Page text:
A Prince and a Spy was published this year (2021) by Pegasus Books. It is set during World War II and the basis of the story is an actual historical event.
In 1942, Prince George, Duke of Kent and Queen Elizabeth II’s uncle, died when his military plane crashed in Scotland on its way to Iceland. There has been speculation about the crash ever since and the author has been fascinated by the event for many years. He said in an interview:
‘Very little was made of it at the time, and the plane crash that killed him has never been properly explained. Britain’s finest pilots were at the controls of a plane which was in perfect working order – and the plane had plenty of time to reach a safe height. So why did it crash into a hillside a mere 600 feet high?’
Rory Clements obviously has a very good knowledge of this historical time period which is evident throughout the book and he provides his own speculative theory that the Prince was murdered.
A Prince and a Spy is the fifth spy thriller by the author featuring Professor Tom Wilde, an American Intelligence agent and historian residing in Cambridge, England. It is the first book by the author that I have read but it stands alone even if like me you haven’t read any of the other books in the series.
I won’t go into the plot, but it was a little reminiscent of John Le Carré’s Tinker, Tailor, Soldier, Spy, although that was a Cold War novel. The networks of conspiracies, spies, moles, traitors; blackmailing of perpetrators of s*xual indiscretions and seedy behaviour are along similar lines although Le Carré is more complex and detailed.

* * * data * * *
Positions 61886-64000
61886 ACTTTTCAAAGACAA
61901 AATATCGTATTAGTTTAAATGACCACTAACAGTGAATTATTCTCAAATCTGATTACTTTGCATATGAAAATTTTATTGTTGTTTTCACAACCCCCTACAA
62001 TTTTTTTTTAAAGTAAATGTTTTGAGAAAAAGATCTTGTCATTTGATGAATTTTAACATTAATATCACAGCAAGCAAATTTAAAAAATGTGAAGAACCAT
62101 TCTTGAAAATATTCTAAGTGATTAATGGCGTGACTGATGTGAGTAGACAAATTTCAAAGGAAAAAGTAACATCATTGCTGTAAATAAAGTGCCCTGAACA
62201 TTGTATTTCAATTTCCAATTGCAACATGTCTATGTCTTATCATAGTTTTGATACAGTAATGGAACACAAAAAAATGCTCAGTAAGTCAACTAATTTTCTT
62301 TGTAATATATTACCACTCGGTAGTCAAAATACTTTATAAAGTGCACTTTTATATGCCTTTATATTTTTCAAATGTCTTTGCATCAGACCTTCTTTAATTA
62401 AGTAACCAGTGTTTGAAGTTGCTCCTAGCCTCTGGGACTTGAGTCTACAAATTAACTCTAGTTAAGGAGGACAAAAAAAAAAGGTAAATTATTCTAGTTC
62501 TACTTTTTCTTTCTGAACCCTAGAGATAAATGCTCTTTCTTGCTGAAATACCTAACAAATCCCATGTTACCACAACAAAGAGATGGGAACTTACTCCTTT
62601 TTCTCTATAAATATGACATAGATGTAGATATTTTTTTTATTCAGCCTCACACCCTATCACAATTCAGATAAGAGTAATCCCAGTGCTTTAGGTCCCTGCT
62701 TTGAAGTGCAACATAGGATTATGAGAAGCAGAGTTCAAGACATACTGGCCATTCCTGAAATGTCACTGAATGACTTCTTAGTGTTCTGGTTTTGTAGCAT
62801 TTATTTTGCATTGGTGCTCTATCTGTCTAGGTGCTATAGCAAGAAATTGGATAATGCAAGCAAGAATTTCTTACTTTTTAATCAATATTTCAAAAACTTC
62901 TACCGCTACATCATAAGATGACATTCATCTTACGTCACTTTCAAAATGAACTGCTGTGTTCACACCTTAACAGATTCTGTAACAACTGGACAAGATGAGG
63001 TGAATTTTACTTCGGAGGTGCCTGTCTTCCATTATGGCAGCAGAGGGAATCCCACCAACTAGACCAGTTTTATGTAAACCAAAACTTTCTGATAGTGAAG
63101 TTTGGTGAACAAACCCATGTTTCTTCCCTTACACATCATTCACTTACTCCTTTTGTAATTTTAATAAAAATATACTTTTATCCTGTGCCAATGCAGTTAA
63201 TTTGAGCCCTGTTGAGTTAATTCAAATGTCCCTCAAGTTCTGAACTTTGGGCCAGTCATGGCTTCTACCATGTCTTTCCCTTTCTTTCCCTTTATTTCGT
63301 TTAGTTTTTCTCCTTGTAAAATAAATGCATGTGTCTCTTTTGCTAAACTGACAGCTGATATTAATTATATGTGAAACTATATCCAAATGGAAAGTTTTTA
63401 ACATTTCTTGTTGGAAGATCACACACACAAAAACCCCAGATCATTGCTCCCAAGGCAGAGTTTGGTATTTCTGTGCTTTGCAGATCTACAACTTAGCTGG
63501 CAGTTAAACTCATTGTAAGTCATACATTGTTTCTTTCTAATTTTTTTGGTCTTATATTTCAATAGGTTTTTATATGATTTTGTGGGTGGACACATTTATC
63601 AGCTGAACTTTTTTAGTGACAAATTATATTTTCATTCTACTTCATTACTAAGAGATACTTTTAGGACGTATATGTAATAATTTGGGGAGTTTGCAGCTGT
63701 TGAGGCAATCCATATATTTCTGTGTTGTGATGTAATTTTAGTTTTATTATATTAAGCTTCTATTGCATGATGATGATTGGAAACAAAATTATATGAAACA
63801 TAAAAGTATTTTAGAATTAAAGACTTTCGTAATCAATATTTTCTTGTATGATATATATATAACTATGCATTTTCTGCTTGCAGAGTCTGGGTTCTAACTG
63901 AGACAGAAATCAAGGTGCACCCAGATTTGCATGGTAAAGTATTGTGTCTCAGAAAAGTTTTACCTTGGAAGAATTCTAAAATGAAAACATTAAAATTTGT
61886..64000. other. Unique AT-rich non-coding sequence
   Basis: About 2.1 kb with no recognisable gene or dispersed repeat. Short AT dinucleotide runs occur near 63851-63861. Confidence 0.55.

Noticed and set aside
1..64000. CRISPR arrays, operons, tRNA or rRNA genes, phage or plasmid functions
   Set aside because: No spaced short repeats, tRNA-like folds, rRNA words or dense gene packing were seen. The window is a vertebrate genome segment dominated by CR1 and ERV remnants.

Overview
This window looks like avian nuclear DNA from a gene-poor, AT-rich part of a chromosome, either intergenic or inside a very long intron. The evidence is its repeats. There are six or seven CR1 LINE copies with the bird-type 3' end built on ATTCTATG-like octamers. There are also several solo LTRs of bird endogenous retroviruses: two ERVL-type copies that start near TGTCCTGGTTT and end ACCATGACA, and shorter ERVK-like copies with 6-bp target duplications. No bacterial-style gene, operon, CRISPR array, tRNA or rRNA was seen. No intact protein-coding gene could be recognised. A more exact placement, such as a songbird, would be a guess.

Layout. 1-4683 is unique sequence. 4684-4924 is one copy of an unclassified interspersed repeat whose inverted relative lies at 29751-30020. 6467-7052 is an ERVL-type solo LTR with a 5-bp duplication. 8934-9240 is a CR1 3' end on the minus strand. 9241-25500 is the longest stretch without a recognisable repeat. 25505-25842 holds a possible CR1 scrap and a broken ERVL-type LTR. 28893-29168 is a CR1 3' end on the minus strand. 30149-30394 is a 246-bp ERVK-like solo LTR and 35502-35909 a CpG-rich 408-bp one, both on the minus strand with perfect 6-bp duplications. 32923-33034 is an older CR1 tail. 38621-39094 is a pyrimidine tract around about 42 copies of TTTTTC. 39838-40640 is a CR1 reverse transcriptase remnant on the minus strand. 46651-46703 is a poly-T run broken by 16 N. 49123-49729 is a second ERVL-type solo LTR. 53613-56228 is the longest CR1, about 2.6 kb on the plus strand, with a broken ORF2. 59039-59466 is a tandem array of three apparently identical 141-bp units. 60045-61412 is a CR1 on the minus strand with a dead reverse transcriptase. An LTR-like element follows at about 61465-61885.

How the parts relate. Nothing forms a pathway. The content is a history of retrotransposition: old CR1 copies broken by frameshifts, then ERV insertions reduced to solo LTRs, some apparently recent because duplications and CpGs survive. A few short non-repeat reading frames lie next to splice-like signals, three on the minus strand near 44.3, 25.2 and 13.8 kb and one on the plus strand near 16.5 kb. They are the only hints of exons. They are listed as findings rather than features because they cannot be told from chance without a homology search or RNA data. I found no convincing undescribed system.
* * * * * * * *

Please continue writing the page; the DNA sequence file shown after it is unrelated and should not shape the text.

I thought most of the characters in The Prince and the Spy were quite realistic but there were two that I thought didn’t ring true. One was Miss Hartwell, a ‘beautiful woman’ who lets us know that men were always attracted to her – and she tells Wilde this on a couple of occasions, just so he knows…
Unlike a James Bond type character, Wilde loves his common law wife and young son and doesn’t succumb to her hints, even though he is supposedly tempted – why?? Just leave the man alone. She was a clichéd sort of character who probably should have just been an ordinary looking woman and it would have worked better.
In Tinker, Tailor, Soldier, Spy, the bad eggs were so well hidden that it was a real surprise when their treachery was revealed. It was more obvious in The Prince and the Spy so duplicity wasn’t an unexpected revelation with one of the characters. A bit more subtlety would have added to the intrigue.
Apart from the small characterisation element I mentioned above, Rory Clements has crafted a wartime spy thriller that becomes quite a page turner as it progresses. I enjoyed the World War II setting and the author’s historical note at the end. One good sign of an author’s ability to craft a realistic narrative is when you start going down rabbit holes after you’ve read the book trying to find out who was a real historical figure and who was a product of the author’s imagination – Prince Philipp von Hessen, Flight Sergeant Andrew Jack, and Heinrich Muller, for example.
Some background on Prince George and the crash that killed him.
My thanks to Pegasus Books for supplying me with a copy of this book for review.
To find out more about the author and his other books as well as his page, ‘The World of Tom Wilde’ showing Cambridge University life as it was in the 1930’s, see his website.